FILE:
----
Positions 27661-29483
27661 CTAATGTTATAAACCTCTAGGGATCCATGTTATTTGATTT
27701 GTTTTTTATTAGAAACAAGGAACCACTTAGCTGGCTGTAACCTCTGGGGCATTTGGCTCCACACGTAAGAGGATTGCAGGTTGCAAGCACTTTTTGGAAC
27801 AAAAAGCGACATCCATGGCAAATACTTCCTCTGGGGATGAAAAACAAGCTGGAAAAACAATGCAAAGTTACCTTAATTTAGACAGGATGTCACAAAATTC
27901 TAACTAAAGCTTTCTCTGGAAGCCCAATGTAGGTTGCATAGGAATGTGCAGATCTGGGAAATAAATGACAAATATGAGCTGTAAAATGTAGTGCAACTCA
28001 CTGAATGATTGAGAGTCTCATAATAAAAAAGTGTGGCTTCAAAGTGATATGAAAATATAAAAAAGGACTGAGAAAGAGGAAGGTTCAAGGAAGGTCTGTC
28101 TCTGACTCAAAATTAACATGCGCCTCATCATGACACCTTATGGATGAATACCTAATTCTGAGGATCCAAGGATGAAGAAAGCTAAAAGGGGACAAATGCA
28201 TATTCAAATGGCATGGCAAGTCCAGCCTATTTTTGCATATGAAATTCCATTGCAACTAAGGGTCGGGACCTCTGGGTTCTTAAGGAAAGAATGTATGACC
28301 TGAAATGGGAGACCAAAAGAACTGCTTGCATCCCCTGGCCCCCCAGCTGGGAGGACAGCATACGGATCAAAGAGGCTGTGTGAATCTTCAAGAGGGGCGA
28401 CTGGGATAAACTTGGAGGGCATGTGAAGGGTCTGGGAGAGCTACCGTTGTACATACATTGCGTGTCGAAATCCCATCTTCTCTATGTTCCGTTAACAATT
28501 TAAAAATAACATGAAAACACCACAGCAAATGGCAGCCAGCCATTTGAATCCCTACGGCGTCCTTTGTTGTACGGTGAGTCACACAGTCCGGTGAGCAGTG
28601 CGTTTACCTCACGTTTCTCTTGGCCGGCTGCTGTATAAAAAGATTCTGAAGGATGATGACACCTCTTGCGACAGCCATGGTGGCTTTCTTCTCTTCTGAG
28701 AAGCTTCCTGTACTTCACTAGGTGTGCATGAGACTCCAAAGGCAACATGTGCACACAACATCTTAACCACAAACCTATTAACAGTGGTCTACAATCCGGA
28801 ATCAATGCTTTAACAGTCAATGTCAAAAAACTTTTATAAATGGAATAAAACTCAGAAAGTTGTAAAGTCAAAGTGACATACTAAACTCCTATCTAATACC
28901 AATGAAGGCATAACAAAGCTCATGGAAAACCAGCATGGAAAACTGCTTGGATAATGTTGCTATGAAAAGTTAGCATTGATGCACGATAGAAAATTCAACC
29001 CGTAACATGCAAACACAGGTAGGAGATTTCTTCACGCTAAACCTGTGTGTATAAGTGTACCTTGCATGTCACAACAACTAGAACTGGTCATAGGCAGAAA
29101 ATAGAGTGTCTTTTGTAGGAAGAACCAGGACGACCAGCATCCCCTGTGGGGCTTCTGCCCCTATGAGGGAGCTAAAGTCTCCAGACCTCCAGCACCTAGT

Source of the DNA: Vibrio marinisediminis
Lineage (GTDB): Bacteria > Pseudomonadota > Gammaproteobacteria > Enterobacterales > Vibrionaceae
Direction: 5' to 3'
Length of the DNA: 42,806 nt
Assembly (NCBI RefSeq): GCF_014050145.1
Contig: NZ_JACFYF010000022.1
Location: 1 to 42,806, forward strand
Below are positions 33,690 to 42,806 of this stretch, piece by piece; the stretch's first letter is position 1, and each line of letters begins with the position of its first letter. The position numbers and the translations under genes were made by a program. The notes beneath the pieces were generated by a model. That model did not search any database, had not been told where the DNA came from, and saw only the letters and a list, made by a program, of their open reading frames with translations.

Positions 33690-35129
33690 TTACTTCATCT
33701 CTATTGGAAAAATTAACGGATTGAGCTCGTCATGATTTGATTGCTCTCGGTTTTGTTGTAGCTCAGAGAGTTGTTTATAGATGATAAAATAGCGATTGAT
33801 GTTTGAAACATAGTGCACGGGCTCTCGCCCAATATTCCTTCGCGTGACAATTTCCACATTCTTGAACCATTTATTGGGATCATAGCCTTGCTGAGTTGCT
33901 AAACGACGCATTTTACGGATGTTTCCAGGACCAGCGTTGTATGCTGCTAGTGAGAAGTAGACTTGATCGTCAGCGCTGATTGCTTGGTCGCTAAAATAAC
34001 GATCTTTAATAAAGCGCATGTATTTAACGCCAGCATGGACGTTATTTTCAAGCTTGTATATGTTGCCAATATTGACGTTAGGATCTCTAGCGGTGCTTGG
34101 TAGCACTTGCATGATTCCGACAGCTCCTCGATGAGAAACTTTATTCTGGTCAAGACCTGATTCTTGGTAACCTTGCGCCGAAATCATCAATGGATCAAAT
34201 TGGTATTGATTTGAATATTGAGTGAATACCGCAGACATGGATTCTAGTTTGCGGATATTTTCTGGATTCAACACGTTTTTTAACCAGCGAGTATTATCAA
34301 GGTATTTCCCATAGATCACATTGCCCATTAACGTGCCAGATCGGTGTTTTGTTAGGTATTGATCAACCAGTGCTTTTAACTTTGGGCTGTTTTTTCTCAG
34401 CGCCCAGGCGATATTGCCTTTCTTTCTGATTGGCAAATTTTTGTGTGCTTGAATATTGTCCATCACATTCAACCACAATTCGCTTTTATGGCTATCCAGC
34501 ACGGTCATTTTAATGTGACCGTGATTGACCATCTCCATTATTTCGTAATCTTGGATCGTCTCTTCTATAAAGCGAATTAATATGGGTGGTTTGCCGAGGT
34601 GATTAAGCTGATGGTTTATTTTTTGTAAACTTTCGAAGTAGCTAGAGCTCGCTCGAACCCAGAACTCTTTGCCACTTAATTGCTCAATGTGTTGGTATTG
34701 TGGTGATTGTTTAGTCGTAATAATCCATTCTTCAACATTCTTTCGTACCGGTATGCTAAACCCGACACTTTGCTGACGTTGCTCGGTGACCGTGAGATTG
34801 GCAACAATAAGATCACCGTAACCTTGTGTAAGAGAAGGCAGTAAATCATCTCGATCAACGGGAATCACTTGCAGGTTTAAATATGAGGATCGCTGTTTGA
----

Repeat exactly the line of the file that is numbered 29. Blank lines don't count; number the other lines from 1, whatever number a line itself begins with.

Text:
33801 GTTTGAAACATAGTGCACGGGCTCTCGCCCAATATTCCTTCGCGTGACAATTTCCACATTCTTGAACCATTTATTGGGATCATAGCCTTGCTGAGTTGCT